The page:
A study tracking the disciplinary records of nearly a million Texas students exposed some startling findings:
Nearly 60 percent of the students were suspended or expelled at least once during middle school or high school. About 31 percent of the students received an out-of-school suspension.
About 15 percent were suspended or expelled 11 times or more. About half of those students ended up in the juvenile justice system.
Students disciplined 11 times or more showed lower graduation rates, with only 40 percent graduating from high school during the study period. About one-third of students disciplined one or more times repeated grades.
Minority students faced harsher disciplinary measures than white students and were more often given out-of-school suspensions or placed in alternative classrooms, according to the study.
The report by the Council of State Governments Justice Center is unprecedented in its scope, following students over a six year period from 7th to 12th grade. Its findings put a harsh focus on the effectiveness of school discipline policies as well as the racial disparities found in the system.
While media coverage in The New York Times, the Houston Chronicle and The Washington Post examined the shortcomings of trying to manage student behavior through discipline, the sheer numbers of students disciplined, or the fact that African-American students were more likely to be disciplined, it is also worthwhile to look at the findings for Latino students.
Like African-American students, Latinos faced higher rates of disciplinary measures than white students. About 74 percent of Latino male students had at least one disciplinary violation, compared to 59 percent of white male students. Among female students, about 58 percent of Latinas had a disciplinary violation, compared to 37 percent of their white counterparts.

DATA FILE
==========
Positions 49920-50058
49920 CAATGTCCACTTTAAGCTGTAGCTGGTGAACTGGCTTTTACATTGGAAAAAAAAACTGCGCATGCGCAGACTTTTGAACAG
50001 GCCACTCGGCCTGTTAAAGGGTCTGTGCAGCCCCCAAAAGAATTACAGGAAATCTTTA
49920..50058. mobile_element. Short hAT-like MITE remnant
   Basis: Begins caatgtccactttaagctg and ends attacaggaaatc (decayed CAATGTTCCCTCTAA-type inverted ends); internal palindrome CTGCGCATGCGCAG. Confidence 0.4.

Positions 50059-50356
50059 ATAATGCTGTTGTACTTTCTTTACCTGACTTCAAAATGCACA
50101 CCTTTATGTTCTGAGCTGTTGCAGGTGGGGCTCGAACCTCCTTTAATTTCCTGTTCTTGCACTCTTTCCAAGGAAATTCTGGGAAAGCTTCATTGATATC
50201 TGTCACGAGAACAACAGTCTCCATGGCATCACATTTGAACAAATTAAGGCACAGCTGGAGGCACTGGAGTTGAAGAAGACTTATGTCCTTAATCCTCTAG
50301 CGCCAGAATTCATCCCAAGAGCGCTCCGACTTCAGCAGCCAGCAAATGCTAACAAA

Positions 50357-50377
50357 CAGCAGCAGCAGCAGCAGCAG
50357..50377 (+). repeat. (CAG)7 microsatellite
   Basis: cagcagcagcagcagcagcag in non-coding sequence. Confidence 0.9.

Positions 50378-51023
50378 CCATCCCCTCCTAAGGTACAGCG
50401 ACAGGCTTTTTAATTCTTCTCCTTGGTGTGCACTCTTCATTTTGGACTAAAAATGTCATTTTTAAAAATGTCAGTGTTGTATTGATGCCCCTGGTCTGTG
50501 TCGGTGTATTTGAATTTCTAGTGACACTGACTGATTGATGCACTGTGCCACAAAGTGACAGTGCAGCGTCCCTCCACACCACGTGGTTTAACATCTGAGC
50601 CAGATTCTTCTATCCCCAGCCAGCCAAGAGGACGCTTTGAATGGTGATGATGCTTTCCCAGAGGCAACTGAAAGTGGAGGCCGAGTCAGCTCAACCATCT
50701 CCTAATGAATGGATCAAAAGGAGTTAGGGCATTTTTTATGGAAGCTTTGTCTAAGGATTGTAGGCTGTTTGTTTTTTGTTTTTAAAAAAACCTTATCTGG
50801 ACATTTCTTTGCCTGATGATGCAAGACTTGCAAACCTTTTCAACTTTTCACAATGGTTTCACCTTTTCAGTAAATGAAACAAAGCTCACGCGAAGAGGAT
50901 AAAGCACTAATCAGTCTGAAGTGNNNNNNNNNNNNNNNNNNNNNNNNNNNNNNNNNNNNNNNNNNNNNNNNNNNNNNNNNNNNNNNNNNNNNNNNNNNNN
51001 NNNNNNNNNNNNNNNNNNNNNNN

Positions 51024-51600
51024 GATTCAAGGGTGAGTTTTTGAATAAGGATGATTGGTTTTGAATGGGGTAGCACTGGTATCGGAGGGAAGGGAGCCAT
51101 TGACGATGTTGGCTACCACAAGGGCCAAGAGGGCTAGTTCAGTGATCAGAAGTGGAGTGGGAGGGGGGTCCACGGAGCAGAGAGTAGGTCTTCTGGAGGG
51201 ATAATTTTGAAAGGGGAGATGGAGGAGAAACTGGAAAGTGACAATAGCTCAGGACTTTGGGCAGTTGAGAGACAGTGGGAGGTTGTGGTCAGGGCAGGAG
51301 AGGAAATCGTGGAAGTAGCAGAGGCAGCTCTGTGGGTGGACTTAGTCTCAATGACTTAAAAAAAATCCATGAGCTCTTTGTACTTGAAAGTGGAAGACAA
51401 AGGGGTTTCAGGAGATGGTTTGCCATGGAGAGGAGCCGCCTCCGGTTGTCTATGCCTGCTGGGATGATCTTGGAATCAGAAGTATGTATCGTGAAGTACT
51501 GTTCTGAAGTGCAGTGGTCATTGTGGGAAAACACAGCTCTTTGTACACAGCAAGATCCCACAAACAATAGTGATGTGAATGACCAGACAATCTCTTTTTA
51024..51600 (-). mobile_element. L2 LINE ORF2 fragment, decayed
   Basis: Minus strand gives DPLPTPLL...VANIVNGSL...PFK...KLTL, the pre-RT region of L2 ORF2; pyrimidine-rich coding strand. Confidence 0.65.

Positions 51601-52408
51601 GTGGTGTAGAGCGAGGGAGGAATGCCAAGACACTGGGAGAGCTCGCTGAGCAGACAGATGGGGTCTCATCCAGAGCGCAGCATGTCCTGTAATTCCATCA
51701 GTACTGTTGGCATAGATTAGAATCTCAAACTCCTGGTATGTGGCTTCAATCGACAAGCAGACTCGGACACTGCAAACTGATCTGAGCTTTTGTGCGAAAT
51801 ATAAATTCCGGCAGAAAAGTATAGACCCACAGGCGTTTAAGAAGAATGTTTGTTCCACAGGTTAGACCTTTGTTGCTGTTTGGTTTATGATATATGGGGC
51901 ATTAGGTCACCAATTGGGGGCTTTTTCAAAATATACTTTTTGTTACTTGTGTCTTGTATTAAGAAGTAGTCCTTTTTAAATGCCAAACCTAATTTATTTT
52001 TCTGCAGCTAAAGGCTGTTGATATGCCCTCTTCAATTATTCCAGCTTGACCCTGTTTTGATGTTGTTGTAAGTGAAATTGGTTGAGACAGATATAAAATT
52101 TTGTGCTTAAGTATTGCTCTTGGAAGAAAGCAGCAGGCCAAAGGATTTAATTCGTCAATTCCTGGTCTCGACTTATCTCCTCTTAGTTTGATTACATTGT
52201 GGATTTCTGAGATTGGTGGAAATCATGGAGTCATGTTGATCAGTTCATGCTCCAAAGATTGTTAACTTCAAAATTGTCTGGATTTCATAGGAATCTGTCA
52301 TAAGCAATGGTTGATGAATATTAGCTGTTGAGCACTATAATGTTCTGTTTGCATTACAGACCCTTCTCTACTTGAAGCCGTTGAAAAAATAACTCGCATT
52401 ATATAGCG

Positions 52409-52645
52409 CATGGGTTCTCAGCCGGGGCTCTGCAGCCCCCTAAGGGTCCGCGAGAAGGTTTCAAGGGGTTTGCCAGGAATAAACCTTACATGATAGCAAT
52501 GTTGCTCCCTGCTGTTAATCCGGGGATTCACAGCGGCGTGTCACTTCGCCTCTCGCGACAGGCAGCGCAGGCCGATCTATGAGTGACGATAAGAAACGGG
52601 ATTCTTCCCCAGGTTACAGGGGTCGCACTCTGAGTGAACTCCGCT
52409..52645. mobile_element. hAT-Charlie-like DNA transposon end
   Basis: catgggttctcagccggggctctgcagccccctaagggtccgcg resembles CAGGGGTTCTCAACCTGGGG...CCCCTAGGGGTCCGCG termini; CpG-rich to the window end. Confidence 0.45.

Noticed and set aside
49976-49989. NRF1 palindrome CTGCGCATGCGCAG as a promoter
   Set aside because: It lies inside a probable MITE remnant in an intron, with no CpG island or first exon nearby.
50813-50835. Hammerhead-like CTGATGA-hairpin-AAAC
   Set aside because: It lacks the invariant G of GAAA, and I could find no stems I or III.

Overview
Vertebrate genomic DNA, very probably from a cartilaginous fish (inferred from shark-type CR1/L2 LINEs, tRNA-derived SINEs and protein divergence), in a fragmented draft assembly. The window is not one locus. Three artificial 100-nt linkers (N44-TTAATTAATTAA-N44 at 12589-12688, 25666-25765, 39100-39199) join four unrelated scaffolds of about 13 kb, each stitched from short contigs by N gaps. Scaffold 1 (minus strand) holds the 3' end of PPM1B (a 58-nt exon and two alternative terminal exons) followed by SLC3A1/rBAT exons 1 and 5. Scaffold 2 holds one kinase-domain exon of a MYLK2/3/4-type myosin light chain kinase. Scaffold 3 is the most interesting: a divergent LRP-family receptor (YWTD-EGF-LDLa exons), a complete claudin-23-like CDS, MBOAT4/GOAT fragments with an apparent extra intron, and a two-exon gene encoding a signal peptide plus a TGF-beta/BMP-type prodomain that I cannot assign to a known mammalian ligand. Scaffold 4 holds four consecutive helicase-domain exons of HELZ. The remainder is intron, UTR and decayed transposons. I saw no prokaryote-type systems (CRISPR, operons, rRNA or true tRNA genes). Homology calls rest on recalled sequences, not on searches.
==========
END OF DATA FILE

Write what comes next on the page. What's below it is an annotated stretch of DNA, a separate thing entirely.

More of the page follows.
About 18 percent of Hispanic students were given out-of-school suspensions for their first disciplinary violation, almost twice the rate of white students.
In addition, about one in five Latino students were charged with repeated conduct violations, compared to one in 10 white students.
Do your districts’ discipline records reveal similar trends? Are Latino and other minority students being disciplined more often or facing harsher punishment than white students?
If you haven’t requested discipline records from the schools you cover, it might be a good time to do so–even if that means filing a FOIA request. Find out if advocacy groups in your area are tracking this issue: They already might have done some groundwork. If your district will let you, try to visit an in-school suspension classroom or alternative classroom setting. How does the curriculum in those classrooms compare to regular classes? It could give you insight into why these students fall so far behind.